They talk and perform deeds.Queequeg wrote: ↑Wed Mar 11, 2020 2:14 amI don't see any controversy with that, except that it doesn't address how the buddhas engage through the conventions.Malcolm wrote: ↑Wed Mar 11, 2020 12:10 amIt's pretty straight forward, worldly convention is just the syllable and expressions used by mundane people. So you explain the ultimate to them using conventional language. The profound truth of the Buddha's teaching is the truth seen by āryas——that all phenomena do not arise. If one does not understand both the distinction between the two truths and the necessity to ground the explanation of the ultimate in the conventions used by worldly people, the latter will never see the profound truth of the Buddha's teaching which is only seen by āryas.Queequeg wrote: ↑Tue Mar 10, 2020 10:15 pm
Here, Nagarjuna, even as he's declaring a relative truth and an ultimate truth, he is suggesting that there is a relationship between the relative and ultimate. So the question is, "Well, Nagarjuna, what's the connection between the ultimate and relative?" To simply say the relative is merely false perception and ultimate is true perception serves a purpose in some respects. But then what of this "foundation in the conventional truth" that Nagarjuna says is necessary? What of this "profound truth"?
Yes, it does. Buddhas talk, perform deeds, and they are omniscient. No third truth is needed to explain upaya, since all upaya is in the domain of relative truth.The Three Truths address the wellspring of conventional teachings from the Buddha (upaya). Your explanation does not bridge that.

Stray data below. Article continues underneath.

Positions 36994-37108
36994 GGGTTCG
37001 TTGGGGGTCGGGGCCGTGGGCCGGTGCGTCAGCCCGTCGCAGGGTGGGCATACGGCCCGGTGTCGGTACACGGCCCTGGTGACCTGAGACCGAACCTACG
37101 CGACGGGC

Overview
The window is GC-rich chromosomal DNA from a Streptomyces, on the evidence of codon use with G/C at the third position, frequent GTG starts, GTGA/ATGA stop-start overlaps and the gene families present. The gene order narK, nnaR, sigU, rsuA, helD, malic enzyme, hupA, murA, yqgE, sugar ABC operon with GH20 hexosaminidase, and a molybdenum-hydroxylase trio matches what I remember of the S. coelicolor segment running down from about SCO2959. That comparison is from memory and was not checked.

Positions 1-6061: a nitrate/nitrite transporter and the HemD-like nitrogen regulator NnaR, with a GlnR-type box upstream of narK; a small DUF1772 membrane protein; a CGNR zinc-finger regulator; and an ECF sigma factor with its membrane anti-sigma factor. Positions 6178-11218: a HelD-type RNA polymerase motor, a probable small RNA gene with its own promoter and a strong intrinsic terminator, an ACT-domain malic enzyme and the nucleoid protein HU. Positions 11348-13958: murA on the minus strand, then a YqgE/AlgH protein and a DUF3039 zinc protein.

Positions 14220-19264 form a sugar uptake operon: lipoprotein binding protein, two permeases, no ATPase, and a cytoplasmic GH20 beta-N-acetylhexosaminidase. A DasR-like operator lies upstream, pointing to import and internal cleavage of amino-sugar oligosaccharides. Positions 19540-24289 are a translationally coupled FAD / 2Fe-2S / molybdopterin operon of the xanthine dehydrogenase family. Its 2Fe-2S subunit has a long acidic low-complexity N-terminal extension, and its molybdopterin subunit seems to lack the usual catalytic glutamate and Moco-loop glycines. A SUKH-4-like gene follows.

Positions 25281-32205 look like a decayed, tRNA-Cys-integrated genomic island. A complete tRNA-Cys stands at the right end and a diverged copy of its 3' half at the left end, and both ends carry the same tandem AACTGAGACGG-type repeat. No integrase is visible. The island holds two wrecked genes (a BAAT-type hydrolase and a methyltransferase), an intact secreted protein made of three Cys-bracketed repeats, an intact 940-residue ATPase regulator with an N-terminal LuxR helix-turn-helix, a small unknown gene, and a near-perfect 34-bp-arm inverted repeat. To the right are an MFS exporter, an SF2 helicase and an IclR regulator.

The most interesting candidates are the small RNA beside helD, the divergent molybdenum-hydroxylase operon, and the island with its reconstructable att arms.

The main point of the Sutra, among its various themes, is ekayana, though that is not unique to the lotus, nor is primordial buddhahood unique to the lotus. A recounting of all its themes is beyond the scope of this forum.This passage has nothing at all to do with the two truths, or even ultimate truth. The Saddharmapundarika does have a few nice passages on the nature of reality, but that is not the main point of sūtra, and definitely not the point of the parable of the burning house.
Edify us, sir.
Often, when one finds themes of concern to Tibetans, the very same themes are of no interest to OG Indian Buddhists. The same can be said of the Chinese.Perhaps. Not really a concern of mine. I'd like to understand why that is to an extent.It's not confusing, but to someone schooled in Indian Buddhism, it seems tendentious, besides the point, and based on flawed definitions.
For example, until the tantric period, 650 onward, Indian Buddhists expressed virtually no systematic interest in tathagatagarbha.